Enrolling in Army ROTC is not, strictly speaking, joining the Army. You will not be sent to boot camp. However, the primary purpose of the Army ROTC program is to produce its Officers, so you must agree to serve as Officers in the Army after graduation in order to go through the entire program, or if you have received an ROTC scholarship. Enrolling in the ROTC Basic Course (the first two years of college) does NOT obligate you to serve unless you have also received a scholarship.
Army ROTC offers two-, three- and four-year scholarships, which pay full tuition and fees, include a separate allowance for books, and a monthly stipend of up to $5,000 a year. Army ROTC scholarships are not retroactive.
Scholarship winners must serve for four years; non-scholarship Cadets who enroll in the ROTC Advanced Course must serve for three years. All who graduate and complete ROTC training are commissioned as Second Lieutenants in the U.S. Army.
Army ROTC is one of the only college programs that teaches leadership. This training is invaluable for any career that involves leading, managing and motivating people or fostering teamwork. Young Army Officers are typically responsible for hundreds of Soldiers and millions of dollars in equipment; this kind of management experience can be very attractive for post-Army employers.
The Army offers a wider range of career opportunities, in more places around the world, than any other U.S. military branch.
Starting by exploring the Army experience from our Home Page is a great start.
Army ROTC Cadets are allowed to major in nearly all academic areas.
Army ROTC classes normally involve one elective class and one lab per semester. Although the classes involve hands-on fieldwork as well as classroom work, they are standard college classes that fit into a normal academic schedule. These courses can help students with personal and academic decision making while giving them the tools to exercise leadership in college life, even before graduating and becoming Officers.
Army ROTC Cadets have the same lifestyles and academic schedules as any other college students. They join fraternities and sororities. They participate in varsity team and individual sports. They take part in community service projects. But there are two intensive Army ROTC courses that take place on Army Posts, usually during the summer:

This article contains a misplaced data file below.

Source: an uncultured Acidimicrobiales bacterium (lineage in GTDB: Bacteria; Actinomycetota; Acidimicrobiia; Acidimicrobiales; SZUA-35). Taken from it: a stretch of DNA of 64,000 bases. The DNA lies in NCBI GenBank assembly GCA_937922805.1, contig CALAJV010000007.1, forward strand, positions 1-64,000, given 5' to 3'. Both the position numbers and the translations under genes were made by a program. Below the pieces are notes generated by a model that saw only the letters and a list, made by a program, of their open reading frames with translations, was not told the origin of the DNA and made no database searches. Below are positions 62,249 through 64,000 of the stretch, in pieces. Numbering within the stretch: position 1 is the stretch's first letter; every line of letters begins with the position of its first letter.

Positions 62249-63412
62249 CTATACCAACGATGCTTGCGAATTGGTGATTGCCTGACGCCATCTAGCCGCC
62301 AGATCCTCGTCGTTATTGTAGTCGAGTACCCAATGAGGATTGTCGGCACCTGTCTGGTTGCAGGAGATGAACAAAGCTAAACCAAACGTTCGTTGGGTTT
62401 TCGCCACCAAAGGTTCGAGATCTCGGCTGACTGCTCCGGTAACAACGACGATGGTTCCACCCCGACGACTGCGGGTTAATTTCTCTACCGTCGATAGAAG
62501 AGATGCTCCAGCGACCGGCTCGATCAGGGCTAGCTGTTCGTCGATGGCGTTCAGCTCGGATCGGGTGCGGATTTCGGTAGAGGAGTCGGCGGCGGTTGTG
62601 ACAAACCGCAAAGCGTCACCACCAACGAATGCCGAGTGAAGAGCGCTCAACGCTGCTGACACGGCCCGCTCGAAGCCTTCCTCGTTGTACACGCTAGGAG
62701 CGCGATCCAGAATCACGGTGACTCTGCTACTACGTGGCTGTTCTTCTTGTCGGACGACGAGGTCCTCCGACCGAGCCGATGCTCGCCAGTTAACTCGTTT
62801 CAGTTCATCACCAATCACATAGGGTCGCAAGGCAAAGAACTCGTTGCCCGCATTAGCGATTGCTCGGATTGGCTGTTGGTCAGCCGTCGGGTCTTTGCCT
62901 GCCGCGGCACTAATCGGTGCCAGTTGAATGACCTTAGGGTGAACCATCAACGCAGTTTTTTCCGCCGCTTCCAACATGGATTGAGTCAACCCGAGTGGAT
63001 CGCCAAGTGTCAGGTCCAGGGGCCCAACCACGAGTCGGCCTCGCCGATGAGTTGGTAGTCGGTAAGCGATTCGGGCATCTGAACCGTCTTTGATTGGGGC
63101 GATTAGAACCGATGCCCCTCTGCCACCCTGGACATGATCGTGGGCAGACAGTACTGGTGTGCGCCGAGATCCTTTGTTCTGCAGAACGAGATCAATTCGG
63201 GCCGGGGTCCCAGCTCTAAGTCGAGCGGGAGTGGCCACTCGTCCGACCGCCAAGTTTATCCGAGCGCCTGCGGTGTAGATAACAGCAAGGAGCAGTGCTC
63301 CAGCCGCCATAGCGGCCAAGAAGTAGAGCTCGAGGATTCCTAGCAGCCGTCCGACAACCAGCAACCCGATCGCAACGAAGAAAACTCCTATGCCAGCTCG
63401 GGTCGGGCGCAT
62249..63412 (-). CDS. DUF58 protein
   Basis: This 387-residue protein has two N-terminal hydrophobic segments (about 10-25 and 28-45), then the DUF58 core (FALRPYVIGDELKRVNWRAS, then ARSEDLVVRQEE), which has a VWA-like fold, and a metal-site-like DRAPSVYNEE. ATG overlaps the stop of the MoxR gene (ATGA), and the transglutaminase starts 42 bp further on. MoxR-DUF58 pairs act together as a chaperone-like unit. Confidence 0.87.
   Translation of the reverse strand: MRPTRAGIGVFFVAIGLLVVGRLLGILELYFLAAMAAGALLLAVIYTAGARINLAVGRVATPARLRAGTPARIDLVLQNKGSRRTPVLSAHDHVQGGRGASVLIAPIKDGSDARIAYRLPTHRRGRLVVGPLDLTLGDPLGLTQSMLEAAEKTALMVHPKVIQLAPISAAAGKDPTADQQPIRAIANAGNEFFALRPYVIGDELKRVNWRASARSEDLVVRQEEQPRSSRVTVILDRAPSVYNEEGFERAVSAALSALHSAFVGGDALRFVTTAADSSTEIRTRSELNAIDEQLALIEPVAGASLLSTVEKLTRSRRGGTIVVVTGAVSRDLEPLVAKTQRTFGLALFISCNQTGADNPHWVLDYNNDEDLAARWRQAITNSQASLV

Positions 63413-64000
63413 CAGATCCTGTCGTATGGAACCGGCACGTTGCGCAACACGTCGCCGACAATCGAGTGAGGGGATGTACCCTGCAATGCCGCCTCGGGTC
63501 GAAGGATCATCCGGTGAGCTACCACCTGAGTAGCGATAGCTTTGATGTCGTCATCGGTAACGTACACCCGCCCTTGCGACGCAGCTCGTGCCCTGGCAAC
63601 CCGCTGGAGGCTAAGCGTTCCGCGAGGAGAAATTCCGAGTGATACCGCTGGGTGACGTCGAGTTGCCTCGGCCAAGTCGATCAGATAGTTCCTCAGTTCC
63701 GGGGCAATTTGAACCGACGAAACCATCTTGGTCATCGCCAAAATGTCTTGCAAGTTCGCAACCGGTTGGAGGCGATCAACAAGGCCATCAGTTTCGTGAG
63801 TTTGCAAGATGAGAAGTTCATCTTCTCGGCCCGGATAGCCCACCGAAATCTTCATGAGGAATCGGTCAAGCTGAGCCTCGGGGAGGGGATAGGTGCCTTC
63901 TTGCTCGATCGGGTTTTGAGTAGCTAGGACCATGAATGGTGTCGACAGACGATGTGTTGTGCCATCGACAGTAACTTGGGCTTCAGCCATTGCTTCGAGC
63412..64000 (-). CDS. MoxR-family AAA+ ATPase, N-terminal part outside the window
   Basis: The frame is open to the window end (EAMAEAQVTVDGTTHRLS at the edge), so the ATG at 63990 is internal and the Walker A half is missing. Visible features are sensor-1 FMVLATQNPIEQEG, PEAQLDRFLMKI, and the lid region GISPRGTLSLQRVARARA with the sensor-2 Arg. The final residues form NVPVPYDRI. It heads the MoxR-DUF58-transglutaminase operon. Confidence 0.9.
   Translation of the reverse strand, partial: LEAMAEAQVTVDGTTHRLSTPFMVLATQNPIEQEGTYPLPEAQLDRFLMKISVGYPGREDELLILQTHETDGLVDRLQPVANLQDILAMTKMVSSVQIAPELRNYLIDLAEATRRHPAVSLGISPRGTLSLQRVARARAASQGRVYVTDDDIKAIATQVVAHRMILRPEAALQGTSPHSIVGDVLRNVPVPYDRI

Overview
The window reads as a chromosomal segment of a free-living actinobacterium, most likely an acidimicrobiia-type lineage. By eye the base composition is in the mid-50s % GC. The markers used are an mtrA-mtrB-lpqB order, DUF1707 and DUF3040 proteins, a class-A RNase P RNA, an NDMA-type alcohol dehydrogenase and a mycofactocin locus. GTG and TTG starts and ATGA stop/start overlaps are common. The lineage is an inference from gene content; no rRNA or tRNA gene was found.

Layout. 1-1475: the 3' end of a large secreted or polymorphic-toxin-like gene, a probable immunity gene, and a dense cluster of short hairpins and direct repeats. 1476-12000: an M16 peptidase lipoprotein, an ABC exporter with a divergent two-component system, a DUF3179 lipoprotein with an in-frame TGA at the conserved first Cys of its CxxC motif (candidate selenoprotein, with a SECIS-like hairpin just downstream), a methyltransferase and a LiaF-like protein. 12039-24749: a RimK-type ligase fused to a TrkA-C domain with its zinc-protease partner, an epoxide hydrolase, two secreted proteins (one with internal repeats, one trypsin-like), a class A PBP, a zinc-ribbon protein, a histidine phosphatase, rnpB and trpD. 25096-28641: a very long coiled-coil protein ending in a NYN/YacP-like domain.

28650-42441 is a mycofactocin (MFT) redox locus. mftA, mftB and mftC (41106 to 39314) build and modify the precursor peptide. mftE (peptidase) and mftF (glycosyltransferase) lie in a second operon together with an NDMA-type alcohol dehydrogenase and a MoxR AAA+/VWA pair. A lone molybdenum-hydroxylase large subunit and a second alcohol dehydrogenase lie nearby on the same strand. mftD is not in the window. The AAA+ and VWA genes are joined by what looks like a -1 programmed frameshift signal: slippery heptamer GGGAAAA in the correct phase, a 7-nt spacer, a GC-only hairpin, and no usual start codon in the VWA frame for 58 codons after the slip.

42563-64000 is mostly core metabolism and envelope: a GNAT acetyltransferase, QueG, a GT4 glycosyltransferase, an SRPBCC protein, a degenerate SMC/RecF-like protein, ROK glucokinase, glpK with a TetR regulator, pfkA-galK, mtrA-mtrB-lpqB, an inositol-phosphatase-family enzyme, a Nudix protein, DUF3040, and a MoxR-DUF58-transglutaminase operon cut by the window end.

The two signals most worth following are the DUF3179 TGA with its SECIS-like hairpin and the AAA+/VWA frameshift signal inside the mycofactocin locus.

Leader's Training Course—This four-week summer course at Fort Knox, Kentucky is ONLY for students who enroll in Army ROTC without having taken the first two years of military science classes.
Leader Development and Assessment Course—All Cadets who enter the Advanced Course must attend this five-week summer course at Fort Lewis, WA between their junior and senior years.
It depends on the Army branch the Cadet chooses and the unit to which he/she is assigned. However, Army missions and challenges are always changing, so there's no way to know in advance which specialties and units will be needed where. All Soldiers in the Army or Army Reserve face the possibility of deployment at some point during their careers. But all Soldiers are fully trained and proficient in the tasks and drills of their units. And Officers are specifically trained to make the right decisions so that missions can be carried out safely and successfully.
Yes. Selected Cadets may choose to serve part time in the U.S. Army Reserve or Army National Guard while pursuing a civilian career. For more details, see the Active Duty & Army Reserve or the Army National Guard website.
Army ROTC graduates are commissioned as U.S. Army Second Lieutenants. They then receive specialized training in one of 17 different Army branches. During their Army careers, they'll receive regular professional training as they advance through the ranks, and they'll have many opportunities for advanced leadership positions and post-graduate education.
Visit the Benefits section of this site for complete details. Specifically, the Money sub-section provides details on pay for both Officers and Enlisted Soldiers.